(Frank Greenaway/Vincent Wildlife Trust)

Water Vole (Arvicola terrestris)

With a wide variety of waterbodies in all shapes and sizes, the Weald Moors area is an important bolthole for many aquatic creatures. Surprisingly, one of the most iconic of these is not particularly well-adapted to such a lifestyle, and can even become waterlogged when submerged for too long…

ID: with blunt noses, dark chestnut coats and barely visible short rounded ears, Water Voles have much in common with their Field and Bank Vole cousins in terms of appearance. While they, too, are present on the Weald Moors (inhabiting marginal areas alongside fields, waterways and roads), distinguishing them is not difficult because Water Voles are much bigger and are similar in size to the Brown Rat (which has pointed features and a much longer, hairless tail).
The Water Vole is Britain's fastest declining mammal (Frank Greenaway/Vincent Wildlife Trust)
In the Field: the ideal Water Vole ‘des res’ will be located within the steep-sided banks of a well-vegetated, slow-moving or still water body, such as a canal, stream, pond or drainage ditch. Here, the profile of the banking is crucial because voles like to excavate extensive burrow systems with entrances at different levels above and below the waterline. Deep within this labyrhynthine maze, the finer points of everyday life are played out in a series of chambers designed for sleeping, nesting and storing winter food supplies. Water Voles are predominantly herbivores, feeding on a range of marginal bankside vegetation and at least 227 plant species have been recorded in their diets. This in itself can sometimes provide a tell tale sign of their presence because Water Voles will cultivate finely manicured ‘lawns’ of closely cropped grass around their burrow entrances.
How Are They Doing? Water Voles are widespread in many lowland areas but are Britain’s fastest declining mammal. There numbers have crashed in recent times and they now occupy less than one of every ten sites where, just a few decades ago, you could reasonably have expected to find them. Predation by the invasive American Mink is regarded as a major factor in their demise but there are many other issues impacting on Water Vole habitat, leaving many colonies isolated and at risk of local extinction. Healthy vole populations require lots of diverse waterside vegetation, with tussocks of grass, sedge and reed to feed on and make dry nests above the waterline. With an average lifespan of around five months, Water Voles are a popular snack for many predators (including Otter and Barn Owl), so plantlife is also vital for providing cover. Indiscriminate dredging (especially where silt is piled-up on the bankside) and the intensive clearance of plantlife from the margins of watercourses are activities that can both serve to cut off and even eradicate local vole populations. Where water supplies become polluted, the growth of algal blooms is another problem that can result in the loss of plant food, while excessive land drainage can also lead to fluctuations in water levels that damage bankside burrow systems.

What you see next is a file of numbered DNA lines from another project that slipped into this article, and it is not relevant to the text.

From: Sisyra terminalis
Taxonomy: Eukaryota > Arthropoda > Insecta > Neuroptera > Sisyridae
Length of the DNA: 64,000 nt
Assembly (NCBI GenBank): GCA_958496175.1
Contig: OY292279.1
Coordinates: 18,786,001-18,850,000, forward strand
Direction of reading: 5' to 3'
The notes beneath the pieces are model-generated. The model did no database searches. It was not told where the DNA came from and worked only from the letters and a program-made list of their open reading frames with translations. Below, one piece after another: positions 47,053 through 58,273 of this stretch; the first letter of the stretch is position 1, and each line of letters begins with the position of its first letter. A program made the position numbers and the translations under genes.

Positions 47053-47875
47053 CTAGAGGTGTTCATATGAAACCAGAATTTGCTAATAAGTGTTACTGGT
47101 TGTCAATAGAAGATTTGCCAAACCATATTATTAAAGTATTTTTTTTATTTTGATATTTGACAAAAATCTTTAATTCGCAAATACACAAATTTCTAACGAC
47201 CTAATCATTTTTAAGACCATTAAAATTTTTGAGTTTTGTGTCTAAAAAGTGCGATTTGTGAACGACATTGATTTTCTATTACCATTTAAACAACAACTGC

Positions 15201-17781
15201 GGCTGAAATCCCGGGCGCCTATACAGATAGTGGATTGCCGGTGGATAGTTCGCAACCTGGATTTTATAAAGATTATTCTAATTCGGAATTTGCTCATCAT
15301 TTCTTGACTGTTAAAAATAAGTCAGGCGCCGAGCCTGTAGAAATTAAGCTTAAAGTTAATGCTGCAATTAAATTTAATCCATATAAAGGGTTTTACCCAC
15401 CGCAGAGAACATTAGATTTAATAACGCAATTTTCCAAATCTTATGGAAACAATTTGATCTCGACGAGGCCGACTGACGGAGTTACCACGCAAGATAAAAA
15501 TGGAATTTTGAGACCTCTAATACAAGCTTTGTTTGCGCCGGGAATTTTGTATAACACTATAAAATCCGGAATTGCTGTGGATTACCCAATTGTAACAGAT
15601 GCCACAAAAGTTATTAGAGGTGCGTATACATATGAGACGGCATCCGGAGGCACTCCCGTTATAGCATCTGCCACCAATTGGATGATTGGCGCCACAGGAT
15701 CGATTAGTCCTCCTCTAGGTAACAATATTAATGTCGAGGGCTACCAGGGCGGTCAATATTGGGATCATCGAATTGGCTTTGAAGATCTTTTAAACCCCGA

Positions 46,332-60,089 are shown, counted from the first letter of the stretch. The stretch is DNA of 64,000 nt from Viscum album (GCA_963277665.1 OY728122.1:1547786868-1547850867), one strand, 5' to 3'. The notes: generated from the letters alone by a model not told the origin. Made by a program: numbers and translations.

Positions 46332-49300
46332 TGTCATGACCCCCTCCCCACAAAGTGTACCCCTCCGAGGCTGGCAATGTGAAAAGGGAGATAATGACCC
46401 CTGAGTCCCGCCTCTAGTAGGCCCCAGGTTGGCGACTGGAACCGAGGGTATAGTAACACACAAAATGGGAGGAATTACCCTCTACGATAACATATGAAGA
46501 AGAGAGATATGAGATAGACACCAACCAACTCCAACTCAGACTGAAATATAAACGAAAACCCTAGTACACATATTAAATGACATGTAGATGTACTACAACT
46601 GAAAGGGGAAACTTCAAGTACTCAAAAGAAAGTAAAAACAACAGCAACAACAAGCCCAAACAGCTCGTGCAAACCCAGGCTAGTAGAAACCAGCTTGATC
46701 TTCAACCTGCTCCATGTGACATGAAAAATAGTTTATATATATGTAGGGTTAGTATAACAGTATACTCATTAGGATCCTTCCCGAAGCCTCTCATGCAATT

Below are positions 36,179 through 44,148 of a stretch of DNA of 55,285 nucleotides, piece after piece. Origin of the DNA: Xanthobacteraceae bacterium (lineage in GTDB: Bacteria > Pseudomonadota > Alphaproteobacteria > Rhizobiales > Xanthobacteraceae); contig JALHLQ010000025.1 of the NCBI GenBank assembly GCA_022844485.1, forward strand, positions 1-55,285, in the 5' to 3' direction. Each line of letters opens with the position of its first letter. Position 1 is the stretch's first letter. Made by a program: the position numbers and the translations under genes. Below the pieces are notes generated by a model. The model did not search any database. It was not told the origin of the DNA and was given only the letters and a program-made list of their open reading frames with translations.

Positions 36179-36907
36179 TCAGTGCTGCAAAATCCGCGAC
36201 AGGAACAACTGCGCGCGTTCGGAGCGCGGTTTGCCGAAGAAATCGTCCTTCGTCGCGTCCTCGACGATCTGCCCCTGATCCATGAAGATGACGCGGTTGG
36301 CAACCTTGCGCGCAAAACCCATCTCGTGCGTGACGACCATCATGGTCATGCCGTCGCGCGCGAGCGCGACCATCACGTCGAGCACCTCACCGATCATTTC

Steeply banked watercourses, such as this example at Wall Farm, are often favoured by Water Vole (Gordon Dickins)
On the Weald Moors: Water Voles have been recorded in the Newport Canal but there is a strong probability they are also present in the Strine Brook and other local drainage ditches where favourable ground conditions exist. They maintain fairly small territories of around 70-130 metres of bankside and males mark the edges of their range with latrines of distinctive shiny black faeces. Water voles are most active at night, so a daytime ‘scat-search’ (I never thought I’d find myself writing that!) may prove useful in establishing their presence along the length or breadth of suitable aquatic features.


Weald Moors Habitat: Rivers, Streams and Strines